Special Issue: Assessing Global Environmental Mercury Exposure in Biota and Potential Impacts on Biodiversity

Understanding the biotic response to methylmercury availability in the environment for all biomes and key biota is vital for evaluating the effectiveness of the Minamata Convention on Mercury. A comprehensive global analysis of spatiotemporal patterns of mercury exposure and effect to biota requires obtaining and synthesizing critical information from known as well as remote and/or poorly documented areas. As part of this investigative synthesis, environmental mercury loads will be documented geographically by major biomes (Arctic, Temperate and Tropical) and their associated freshwater and marine waters, as well as for major taxa (elasmobranch and teleost fish, reptiles, birds, and mammals). A synthesis paper of much of the published mercury data for fish, sea turtles, birds and marine mammals will be a core part of this special issue, as will the development of a global model assessing ecosystem sensitivity, risk and threats to biota, as well as biological diversity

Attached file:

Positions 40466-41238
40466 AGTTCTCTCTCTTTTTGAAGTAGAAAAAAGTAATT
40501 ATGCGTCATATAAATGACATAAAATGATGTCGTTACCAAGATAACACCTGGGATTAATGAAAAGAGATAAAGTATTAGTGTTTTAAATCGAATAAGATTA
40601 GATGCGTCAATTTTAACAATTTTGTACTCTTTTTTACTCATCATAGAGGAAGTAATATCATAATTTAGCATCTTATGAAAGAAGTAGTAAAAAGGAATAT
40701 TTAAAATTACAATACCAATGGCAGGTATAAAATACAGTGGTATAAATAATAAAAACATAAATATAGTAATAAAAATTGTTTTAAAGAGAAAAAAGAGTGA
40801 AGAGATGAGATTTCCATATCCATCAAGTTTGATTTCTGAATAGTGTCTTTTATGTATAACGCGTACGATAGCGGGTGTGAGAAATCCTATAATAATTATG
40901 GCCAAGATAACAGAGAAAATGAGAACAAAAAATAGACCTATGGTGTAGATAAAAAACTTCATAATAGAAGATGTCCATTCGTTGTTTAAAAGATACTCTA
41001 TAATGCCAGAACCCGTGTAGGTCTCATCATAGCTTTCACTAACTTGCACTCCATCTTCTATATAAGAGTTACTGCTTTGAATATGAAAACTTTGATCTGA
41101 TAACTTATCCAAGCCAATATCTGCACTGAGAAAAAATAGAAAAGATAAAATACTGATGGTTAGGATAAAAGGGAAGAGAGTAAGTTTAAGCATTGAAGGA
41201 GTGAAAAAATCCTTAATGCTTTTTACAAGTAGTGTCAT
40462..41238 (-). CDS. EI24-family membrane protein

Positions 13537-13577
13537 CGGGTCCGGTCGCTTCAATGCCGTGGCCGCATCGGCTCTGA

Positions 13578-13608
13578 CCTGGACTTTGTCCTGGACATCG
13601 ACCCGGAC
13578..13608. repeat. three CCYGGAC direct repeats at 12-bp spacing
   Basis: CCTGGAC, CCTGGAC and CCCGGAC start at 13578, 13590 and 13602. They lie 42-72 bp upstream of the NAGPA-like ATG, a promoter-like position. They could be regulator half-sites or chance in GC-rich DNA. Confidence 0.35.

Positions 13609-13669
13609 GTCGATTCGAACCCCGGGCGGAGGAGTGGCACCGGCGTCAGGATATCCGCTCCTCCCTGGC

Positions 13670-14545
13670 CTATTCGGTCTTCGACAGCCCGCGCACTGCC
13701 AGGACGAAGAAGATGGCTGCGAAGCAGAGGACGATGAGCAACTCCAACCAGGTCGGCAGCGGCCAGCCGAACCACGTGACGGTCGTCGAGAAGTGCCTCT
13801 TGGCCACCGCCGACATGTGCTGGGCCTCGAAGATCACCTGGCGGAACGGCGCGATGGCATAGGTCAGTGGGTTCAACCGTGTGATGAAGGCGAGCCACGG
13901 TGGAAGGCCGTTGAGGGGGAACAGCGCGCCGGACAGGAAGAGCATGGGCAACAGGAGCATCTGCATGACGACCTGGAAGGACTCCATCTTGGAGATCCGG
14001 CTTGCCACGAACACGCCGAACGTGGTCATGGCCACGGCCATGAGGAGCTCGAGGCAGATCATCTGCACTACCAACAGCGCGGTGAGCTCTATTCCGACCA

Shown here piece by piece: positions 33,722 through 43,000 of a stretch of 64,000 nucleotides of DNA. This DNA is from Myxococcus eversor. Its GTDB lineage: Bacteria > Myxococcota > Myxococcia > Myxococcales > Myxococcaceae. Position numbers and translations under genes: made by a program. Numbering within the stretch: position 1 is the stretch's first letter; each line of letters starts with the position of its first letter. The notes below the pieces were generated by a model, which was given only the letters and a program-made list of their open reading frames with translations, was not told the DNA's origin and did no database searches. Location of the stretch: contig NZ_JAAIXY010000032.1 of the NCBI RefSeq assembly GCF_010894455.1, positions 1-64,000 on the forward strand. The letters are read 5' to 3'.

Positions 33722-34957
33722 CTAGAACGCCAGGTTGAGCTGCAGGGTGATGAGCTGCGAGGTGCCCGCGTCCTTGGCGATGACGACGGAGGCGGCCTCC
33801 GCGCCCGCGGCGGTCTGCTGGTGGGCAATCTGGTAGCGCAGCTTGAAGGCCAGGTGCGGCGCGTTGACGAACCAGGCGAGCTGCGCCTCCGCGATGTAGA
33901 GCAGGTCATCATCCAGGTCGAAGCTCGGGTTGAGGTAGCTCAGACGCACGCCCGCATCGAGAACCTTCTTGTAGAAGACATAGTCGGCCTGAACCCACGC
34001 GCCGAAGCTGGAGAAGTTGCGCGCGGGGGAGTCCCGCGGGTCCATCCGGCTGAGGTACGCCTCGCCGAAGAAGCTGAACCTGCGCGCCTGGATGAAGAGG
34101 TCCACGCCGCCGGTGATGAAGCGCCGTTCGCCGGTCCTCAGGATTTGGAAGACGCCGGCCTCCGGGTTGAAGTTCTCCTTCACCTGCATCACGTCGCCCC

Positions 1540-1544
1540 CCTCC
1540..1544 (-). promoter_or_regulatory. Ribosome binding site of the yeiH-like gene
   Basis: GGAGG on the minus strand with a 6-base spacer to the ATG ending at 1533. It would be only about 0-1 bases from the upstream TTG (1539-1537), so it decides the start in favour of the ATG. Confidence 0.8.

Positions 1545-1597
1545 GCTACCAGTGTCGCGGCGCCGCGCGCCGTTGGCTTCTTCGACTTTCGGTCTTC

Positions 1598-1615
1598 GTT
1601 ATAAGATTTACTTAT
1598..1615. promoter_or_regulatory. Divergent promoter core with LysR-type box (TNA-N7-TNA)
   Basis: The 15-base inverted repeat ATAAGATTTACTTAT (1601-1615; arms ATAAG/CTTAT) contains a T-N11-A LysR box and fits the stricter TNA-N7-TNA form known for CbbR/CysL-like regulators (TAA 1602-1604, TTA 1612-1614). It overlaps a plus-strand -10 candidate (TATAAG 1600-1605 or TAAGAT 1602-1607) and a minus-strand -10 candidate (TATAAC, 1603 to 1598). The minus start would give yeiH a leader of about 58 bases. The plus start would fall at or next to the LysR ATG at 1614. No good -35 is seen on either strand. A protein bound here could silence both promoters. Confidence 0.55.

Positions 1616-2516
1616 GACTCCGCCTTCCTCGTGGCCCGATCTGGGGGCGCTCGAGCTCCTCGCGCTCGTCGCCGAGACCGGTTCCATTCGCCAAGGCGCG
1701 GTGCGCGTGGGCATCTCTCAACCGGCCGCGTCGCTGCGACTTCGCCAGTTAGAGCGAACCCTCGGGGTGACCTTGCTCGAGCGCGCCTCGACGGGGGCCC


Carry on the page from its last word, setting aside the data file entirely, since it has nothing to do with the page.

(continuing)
• David Evers

    Biodiversity Research Institute, Portland, ME, USA

  • Paco Bustamante

    Littoral, Environnement et Sociétés (LIENSs), UMR 7266 CNRS--La Rochelle Université, La Rochelle, France

  • Luiz Fernandez

    Sabin Center for Environment and Sustainability and Department of Biology, Wake Forest University, Winston-Salem, NC USA and Centro de Innovación Científica Amazonica (CINCIA), Puerto Maldonado, Madre de Dios, Peru

  • Manoela Pessoa de Miranda

    Secretariat of the Minamata Convention on Mercury, United Nations Environment Programme, Genève 10, Switzerland

Articles (10 in this collection)